Creating a Sine Wave Function Generator with Mercury 2
What is a function generator?
Function generators play a huge role in electronics. Very simply, a function generator is a piece of equipment used to produce sine, triangular, sawtooth, and square electrical waves over a wide range of frequencies (typically less than 20 MHz). They are primarily used for the development, testing, and repair of electronics. The sine wave in particular is important for use in analog circuit development.
What’s so important about a sine wave?
Creating the sine wave function generator is just the beginning. Starting with this technology, we could expand it into Digital Signal Processing, creating sound mixers, producing signals, phase locked-loops, and oscillators used in wireless communications, etc… There are many possibilities and it starts out with creating a variable frequency sine wave.
What will I need to create a sine wave function generator?
Using the VHDL modules included below, you can create your own sine wave function generator by:
Using the Mercury 2’s on-board 10-bit Digital-to-Analog Converter (DAC) to produce the amplitude of the sine wave.
Implementing a Serial Peripheral Interface (SPI) system to provide the 10-bit phase amplitude to the DAC.
Utilizing a pipe-lined Coordinate Rotation Digital Computer (CORDIC) to calculate phase amplitude.
Implementing a simple phase accumulator to provide the phase to the CORDIC.
Defining the frequency of your sine wave (47.5 Hz to 100 kHz) by using the 5V tolerant I/O on the Mercury 2 development board.
As you can see, there are quite a few modules that provide some powerful tools to you in implementing your sine wave generator. Descriptions of how each of these modules work is provided, but is not necessary for you to start creating your own function generator now. It will also be noted that all of these modules are created with the Mercury 2’s development board in mind, however, some of the entities provided here can be implemented on any FPGA such as the CORDIC or SPI communication modules.
Download the files for the Sine Wave Generator!
Go ahead and click the button below to download the .zip file and unzip the VHDL files where you want to create your project. We will be using these as source files for our Vivado 2018.2 project.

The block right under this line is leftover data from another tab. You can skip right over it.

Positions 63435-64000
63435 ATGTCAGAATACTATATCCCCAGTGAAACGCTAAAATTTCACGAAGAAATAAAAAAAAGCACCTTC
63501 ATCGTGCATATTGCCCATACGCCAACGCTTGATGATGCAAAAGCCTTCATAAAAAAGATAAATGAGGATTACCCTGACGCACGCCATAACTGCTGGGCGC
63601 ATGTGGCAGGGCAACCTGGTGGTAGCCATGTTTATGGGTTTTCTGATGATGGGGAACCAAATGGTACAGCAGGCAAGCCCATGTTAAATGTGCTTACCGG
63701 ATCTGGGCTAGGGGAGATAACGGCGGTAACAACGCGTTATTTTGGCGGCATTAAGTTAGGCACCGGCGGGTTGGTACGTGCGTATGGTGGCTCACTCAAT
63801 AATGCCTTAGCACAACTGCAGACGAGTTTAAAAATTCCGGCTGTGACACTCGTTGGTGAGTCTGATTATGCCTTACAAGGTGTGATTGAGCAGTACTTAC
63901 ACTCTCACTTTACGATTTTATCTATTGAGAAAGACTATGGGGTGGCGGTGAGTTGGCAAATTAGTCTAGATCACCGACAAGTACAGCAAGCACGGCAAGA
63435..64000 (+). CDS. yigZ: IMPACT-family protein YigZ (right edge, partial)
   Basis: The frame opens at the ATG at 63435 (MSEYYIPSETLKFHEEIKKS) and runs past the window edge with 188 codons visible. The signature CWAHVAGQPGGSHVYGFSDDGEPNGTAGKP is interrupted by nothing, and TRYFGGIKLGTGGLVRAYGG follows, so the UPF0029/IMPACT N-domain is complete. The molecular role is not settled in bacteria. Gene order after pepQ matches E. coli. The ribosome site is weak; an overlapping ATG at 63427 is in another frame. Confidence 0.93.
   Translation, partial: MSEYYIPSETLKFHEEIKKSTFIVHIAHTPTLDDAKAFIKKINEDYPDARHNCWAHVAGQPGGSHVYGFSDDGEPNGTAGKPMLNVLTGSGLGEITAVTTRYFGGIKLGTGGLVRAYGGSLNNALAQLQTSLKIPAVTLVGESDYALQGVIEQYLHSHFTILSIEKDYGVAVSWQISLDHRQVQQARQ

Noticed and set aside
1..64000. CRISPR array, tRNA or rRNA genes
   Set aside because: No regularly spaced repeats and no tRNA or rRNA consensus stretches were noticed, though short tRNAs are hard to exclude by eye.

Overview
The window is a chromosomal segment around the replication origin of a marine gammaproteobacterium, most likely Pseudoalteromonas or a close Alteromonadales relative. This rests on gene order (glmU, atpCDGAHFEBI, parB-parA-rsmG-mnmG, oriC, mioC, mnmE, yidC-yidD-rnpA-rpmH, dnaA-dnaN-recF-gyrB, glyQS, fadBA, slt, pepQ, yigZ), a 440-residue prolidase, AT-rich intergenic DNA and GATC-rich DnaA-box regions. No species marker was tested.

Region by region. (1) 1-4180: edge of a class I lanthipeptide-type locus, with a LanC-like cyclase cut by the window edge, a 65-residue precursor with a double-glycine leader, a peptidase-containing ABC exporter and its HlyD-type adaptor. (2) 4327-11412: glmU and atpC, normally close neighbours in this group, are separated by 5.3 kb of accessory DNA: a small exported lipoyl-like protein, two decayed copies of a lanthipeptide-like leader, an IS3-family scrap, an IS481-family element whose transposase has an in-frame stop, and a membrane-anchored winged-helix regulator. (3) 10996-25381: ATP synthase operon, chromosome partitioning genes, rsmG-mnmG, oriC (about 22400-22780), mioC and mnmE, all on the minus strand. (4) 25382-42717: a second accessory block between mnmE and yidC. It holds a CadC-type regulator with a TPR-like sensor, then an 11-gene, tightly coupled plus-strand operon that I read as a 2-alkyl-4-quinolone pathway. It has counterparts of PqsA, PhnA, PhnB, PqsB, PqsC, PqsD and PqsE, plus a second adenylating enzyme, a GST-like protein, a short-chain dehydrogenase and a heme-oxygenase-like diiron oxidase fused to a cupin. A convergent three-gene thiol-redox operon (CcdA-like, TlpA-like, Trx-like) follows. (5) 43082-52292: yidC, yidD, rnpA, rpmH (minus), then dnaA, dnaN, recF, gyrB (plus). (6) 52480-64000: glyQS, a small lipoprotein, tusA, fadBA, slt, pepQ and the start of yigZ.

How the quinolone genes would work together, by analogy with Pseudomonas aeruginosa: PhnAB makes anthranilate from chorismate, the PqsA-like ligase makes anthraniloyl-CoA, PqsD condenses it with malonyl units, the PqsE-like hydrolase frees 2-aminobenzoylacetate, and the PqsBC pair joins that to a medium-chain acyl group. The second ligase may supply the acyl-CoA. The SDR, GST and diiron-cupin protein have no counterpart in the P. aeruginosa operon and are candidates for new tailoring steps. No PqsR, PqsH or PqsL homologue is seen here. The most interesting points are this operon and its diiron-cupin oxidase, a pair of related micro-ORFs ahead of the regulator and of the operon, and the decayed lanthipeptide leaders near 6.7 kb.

Create a new project
If you are fairly new to using Vivado 2018.2, check out our tutorial on creating a new project by following the steps outlined in our Getting Started with Mercury 2 page. Once you are familiar with how to create a new project from scratch, we can adapt this knowledge to create a project from the existing VHDL files for the sine wave generator.
Creating a project with source files
We will deviate from the tutorial first by ensuring that the “Do not specify sources at this time” box is left unchecked. This will allow us to specify the VHDL files to be added to the project before it is created. After unchecking the box, click next to add the source files.
Source files are added by clicking the “Add Files” button navigating the explorer to where you unzipped the files for the Sine Wave Generator and selecting all the VHDL files. Then click “Ok” to complete the addition of the source files into your project.
Once you click “Next”, follow the rest of the instructions for creating the project as found in the Getting Started with Mercury 2 tutorial including selecting the device and adding the Xilinix Design Constraints (XDC file) to your project.
Structure of the Sine Wave Generator
The structure of the sine wave generator is made up of many different components that do their individual and specific task. These components are called modules that consist of two parts - the entity and the architecture.
The entity is the part of the module that is used to communicate with other modules through their entities or to the FPGA by mapping to a pin that is specified in the Xilinx Design Constraint (XDC). The architecture of the module is what designates how the module will work given the parameters passed through its entity.
With the sine wave generator, the hierarchy of modules are shown in the diagram below.
You will note that all the modules are required to create the sine wave generator. The structuring of the project is done automatically in Vivado when the project is created. You can verify the hierarchy of the structure by expanding the “Design Sources” folder in the “Sources” window. Each level is illustrated by indenting sub-modules to the right.
Create Sine Wave Generator with Mercury 2
After module hierarchy is verified, you can now continue with the generation of the .bit file for the project and then burning it onto the flash memory of the Mercury 2 board. For help in carrying out these steps, refer to the getting started with Mercury 2 guide.
Now comes the fun part - running the sine wave generator and experimenting with it. The output of the sine wave generator immediately starts creating a sine wave when the power to the Mercury 2 board is connected. Play around with the 5V tolerant I/O inputs 0 through 7 to see how your sine wave changes! The output frequency will be the base frequency of the sine wave generator multiplied by the unsigned binary value inputted to I/O inputs 0 through 7 with input being the least significant bit (LSB) and input being the most significant bit (MSB).